The Axios website carried the headline ‘Mark Zuckerberg outwits congress’ while The Guardian suggested he benefited from a lack of understanding about technology among those asking questions, saying ‘at times Zuckerberg resembled the polite teenager who visits his grandparents, only to spend the afternoon showing them how to turn on the wifi’.

At one point Senator Orrin Hatch asked how Facebook sustains a business model while running a free service. Mr Zuckerberg responded ‘Senator, we run ads’.

His notes, which we mentioned earlier, outlined suggested responses in case he was asked whether he would resign. That question was never asked.



Of course asking tough, pertinent, questions is the stock-in-trade of reporters and they are always likely to be critical of those they don’t think do it as well.

Facing almost 600 questions across two days is certainly a test of endurance.

But spokespeople in other crisis media management situations can expect tougher questions when faced by journalists.



One of the interesting things to emerge during the questioning was that the Facebook CEO’s own data was exposed in the Cambridge Analytica leak.

This admission came in the form of a simple ‘yes’ in response to a question and it showed  that Zuckerberg is one of us.

It was a shame though that he didn’t feel the need to elaborate on that answer and, for example, provide an insight into how that made him feel.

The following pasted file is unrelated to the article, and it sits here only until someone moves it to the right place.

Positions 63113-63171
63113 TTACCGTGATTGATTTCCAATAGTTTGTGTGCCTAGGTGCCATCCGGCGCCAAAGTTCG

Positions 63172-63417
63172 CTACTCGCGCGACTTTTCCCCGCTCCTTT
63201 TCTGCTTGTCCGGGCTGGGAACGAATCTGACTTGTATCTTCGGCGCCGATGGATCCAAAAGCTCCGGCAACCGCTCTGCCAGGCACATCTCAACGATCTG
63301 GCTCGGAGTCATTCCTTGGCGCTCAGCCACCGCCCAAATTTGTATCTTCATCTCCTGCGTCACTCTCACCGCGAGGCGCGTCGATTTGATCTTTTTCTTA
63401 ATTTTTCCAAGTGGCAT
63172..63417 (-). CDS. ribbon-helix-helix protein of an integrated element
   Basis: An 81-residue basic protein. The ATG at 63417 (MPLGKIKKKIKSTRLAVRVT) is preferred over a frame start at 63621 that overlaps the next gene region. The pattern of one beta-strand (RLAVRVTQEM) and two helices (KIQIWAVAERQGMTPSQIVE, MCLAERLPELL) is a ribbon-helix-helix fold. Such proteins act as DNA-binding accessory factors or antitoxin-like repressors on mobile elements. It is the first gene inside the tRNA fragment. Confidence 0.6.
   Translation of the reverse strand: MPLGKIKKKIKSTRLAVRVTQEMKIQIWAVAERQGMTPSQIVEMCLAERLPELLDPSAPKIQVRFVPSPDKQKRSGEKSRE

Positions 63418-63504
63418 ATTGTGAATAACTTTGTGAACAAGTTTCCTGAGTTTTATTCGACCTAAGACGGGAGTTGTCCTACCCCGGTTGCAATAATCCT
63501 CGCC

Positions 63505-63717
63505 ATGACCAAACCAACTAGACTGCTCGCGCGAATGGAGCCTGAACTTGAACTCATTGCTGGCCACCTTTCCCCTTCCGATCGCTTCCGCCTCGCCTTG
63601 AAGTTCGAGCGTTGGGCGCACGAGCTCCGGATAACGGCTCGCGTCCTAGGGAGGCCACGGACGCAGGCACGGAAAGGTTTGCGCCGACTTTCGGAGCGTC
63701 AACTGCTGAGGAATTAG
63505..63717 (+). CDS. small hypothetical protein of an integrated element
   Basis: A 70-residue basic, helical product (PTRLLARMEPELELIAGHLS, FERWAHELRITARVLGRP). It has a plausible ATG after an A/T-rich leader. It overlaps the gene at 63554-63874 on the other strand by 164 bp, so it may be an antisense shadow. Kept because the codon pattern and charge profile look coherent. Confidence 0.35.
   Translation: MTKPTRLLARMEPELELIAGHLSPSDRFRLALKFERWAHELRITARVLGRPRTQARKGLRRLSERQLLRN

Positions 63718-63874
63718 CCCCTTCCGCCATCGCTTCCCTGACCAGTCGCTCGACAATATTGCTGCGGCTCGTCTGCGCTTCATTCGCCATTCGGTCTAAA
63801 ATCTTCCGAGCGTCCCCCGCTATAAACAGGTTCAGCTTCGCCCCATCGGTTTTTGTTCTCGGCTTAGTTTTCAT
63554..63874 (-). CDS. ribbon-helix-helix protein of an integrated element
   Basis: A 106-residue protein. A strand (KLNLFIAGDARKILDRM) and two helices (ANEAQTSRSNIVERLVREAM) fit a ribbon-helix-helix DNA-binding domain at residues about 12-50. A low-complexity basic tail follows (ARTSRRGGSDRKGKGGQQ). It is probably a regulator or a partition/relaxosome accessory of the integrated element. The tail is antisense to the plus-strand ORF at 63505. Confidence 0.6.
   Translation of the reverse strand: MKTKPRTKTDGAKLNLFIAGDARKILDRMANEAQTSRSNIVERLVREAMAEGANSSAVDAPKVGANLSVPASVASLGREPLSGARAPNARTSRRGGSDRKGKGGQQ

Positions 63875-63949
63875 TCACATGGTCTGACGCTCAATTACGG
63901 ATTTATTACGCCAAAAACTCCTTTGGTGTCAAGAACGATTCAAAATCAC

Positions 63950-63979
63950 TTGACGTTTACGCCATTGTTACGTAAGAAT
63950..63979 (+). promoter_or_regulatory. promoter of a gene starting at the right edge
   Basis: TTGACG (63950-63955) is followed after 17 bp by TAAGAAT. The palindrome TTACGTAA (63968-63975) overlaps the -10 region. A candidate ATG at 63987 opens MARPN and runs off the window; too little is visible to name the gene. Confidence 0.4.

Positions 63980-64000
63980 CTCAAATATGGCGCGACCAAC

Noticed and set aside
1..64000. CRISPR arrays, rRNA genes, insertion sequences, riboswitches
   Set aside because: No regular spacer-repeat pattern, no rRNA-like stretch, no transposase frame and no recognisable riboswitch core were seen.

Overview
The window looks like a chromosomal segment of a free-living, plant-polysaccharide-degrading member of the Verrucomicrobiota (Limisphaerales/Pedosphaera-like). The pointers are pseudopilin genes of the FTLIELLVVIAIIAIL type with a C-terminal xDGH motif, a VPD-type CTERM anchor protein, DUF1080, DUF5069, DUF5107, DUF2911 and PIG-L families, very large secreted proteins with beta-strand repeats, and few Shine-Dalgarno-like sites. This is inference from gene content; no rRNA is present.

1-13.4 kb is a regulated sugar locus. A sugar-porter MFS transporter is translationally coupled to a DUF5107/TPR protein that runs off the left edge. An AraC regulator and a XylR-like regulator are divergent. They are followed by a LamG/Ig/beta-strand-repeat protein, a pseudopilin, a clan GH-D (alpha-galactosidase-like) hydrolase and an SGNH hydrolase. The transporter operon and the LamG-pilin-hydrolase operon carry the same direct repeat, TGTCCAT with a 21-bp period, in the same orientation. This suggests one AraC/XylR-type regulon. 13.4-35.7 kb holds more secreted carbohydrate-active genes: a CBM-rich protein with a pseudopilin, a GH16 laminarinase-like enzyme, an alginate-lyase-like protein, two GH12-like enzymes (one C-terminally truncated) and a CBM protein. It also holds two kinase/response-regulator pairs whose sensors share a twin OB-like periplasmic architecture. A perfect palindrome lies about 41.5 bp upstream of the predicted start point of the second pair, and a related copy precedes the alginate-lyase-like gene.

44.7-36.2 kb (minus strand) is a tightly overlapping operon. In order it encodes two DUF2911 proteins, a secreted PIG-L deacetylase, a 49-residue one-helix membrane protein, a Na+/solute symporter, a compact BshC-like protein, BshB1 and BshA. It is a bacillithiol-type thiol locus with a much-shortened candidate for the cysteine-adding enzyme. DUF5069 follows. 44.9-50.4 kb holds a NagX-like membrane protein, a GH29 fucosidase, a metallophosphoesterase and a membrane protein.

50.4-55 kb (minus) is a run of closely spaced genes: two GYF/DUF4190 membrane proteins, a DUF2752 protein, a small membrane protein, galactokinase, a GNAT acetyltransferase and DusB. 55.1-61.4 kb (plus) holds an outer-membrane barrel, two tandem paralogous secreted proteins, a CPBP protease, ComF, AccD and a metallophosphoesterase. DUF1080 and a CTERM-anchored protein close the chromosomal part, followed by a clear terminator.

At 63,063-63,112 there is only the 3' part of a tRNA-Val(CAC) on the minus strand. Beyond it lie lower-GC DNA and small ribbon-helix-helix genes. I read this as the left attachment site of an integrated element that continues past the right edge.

Because for all the solid responses he gave during his two day hearing and his determination to stay ‘on-message’ it was clear that the human touch, emotion and personality was missing.

And they are important factors for any organisation in turning around a crisis and regaining trust.




On our media training courses we often stress the importance choosing the right clothes when appearing on television.

Smartness matters, but it is important that spokespeople are dressed in something that makes them feel comfortable and reflects who they are.

Clearly Mr Zuckerberg could not turn up at this hearing in his usual grey hoodie and blue jeans, but equally he did not look particularly at ease in his formal navy suit and tie. 

In fact his choice of clothing became something of a distraction with several publications running articles about his ‘sorry suit’.



Another distraction, which certainly took the internet by storm, was Mr Zuckerberg’s use of a thick cushion throughout the hearing.

Whether or not it was used to make him appear taller, as many posts imply, or was to support a medical condition, it not only generated online conversations but also triggered newspaper articles.

There had been a lot of criticism before the hearing of the media focusing on Mr Zuckerberg’s relative youth, with references to the ‘boy billionaire’ and his ‘growing up moment’. The use of what appeared to be some form of booster seat only served to reinforce those descriptions.



Overall Mr Zuckerberg did pretty well, albeit with the help of some dubious lines of questioning.

The meme generators and headline writers may poke fun at his apparent awkwardness and booster seat, but he impressed investors with Facebook stock rising as he spoke.   

Time will tell whether his performance in this political theatre will win over disgruntled Facebook users.



Media First are media and communications training specialists with over 30 years of experience. We have a team of trainers, each with decades of experience working as journalists, presenters, communications coaches and media trainers.